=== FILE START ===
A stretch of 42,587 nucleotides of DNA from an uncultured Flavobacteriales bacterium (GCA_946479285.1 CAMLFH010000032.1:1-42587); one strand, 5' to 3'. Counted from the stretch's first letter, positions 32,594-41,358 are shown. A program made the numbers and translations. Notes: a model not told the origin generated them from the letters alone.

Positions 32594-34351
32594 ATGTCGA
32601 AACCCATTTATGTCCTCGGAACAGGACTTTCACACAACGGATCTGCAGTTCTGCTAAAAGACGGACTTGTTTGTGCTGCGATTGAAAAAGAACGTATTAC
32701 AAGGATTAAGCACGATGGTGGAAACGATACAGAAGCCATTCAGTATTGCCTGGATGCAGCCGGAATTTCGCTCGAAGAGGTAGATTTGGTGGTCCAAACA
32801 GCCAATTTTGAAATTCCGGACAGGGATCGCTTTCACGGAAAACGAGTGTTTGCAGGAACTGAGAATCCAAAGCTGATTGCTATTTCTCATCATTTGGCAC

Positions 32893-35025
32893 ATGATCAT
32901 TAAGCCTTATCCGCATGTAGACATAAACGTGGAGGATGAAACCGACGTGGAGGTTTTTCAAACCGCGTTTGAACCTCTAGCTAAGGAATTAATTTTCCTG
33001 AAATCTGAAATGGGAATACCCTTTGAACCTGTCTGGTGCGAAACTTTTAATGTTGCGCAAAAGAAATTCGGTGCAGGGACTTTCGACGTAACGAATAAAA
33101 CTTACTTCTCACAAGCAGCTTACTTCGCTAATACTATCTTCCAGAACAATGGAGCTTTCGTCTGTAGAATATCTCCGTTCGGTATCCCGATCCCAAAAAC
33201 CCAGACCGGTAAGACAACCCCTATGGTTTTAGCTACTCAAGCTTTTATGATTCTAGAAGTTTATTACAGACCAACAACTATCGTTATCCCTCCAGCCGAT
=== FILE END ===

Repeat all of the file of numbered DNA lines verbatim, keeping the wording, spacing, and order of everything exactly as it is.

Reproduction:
A stretch of 42,587 nucleotides of DNA from an uncultured Flavobacteriales bacterium (GCA_946479285.1 CAMLFH010000032.1:1-42587); one strand, 5' to 3'. Counted from the stretch's first letter, positions 32,594-41,358 are shown. A program made the numbers and translations. Notes: a model not told the origin generated them from the letters alone.

Positions 32594-34351
32594 ATGTCGA
32601 AACCCATTTATGTCCTCGGAACAGGACTTTCACACAACGGATCTGCAGTTCTGCTAAAAGACGGACTTGTTTGTGCTGCGATTGAAAAAGAACGTATTAC
32701 AAGGATTAAGCACGATGGTGGAAACGATACAGAAGCCATTCAGTATTGCCTGGATGCAGCCGGAATTTCGCTCGAAGAGGTAGATTTGGTGGTCCAAACA
32801 GCCAATTTTGAAATTCCGGACAGGGATCGCTTTCACGGAAAACGAGTGTTTGCAGGAACTGAGAATCCAAAGCTGATTGCTATTTCTCATCATTTGGCAC

Positions 32893-35025
32893 ATGATCAT
32901 TAAGCCTTATCCGCATGTAGACATAAACGTGGAGGATGAAACCGACGTGGAGGTTTTTCAAACCGCGTTTGAACCTCTAGCTAAGGAATTAATTTTCCTG
33001 AAATCTGAAATGGGAATACCCTTTGAACCTGTCTGGTGCGAAACTTTTAATGTTGCGCAAAAGAAATTCGGTGCAGGGACTTTCGACGTAACGAATAAAA
33101 CTTACTTCTCACAAGCAGCTTACTTCGCTAATACTATCTTCCAGAACAATGGAGCTTTCGTCTGTAGAATATCTCCGTTCGGTATCCCGATCCCAAAAAC
33201 CCAGACCGGTAAGACAACCCCTATGGTTTTAGCTACTCAAGCTTTTATGATTCTAGAAGTTTATTACAGACCAACAACTATCGTTATCCCTCCAGCCGAT